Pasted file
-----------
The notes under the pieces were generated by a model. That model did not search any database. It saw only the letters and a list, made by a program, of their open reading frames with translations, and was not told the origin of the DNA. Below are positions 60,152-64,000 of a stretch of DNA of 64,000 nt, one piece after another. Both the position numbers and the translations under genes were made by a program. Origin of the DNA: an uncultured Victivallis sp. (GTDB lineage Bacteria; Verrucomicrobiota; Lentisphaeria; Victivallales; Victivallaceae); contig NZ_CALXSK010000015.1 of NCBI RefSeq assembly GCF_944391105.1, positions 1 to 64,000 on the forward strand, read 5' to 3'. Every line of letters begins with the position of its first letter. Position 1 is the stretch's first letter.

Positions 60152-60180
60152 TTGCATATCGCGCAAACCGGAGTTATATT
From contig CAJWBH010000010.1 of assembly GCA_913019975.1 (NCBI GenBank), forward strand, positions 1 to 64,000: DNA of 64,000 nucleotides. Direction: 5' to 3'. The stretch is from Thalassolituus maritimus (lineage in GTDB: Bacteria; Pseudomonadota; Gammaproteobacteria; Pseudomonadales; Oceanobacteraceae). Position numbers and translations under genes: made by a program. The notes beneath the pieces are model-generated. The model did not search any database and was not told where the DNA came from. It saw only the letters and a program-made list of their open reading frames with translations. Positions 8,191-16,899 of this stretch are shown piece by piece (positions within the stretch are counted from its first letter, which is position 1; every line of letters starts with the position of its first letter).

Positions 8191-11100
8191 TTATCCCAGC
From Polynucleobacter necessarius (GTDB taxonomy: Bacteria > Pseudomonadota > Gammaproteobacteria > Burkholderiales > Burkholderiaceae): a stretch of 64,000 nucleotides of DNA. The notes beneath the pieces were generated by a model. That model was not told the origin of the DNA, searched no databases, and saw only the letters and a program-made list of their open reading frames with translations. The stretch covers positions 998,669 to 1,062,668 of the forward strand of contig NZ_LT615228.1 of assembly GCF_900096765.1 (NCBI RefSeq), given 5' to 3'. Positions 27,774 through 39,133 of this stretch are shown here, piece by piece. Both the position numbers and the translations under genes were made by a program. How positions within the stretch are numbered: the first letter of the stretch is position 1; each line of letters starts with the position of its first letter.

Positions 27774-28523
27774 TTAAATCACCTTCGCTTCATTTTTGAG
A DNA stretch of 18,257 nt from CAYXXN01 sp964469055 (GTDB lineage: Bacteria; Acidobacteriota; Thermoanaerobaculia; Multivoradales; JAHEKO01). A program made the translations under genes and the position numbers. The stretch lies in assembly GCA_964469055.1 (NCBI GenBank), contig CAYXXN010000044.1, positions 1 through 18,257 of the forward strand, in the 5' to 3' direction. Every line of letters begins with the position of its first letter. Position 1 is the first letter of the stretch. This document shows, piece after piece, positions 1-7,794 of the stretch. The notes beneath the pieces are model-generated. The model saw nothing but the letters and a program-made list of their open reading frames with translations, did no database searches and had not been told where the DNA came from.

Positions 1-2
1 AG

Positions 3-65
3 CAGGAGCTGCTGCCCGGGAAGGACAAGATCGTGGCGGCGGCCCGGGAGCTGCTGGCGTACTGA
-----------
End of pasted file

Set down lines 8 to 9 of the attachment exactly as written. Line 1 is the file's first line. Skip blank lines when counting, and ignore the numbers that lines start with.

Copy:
Positions 27774-28523
27774 TTAAATCACCTTCGCTTCATTTTTGAG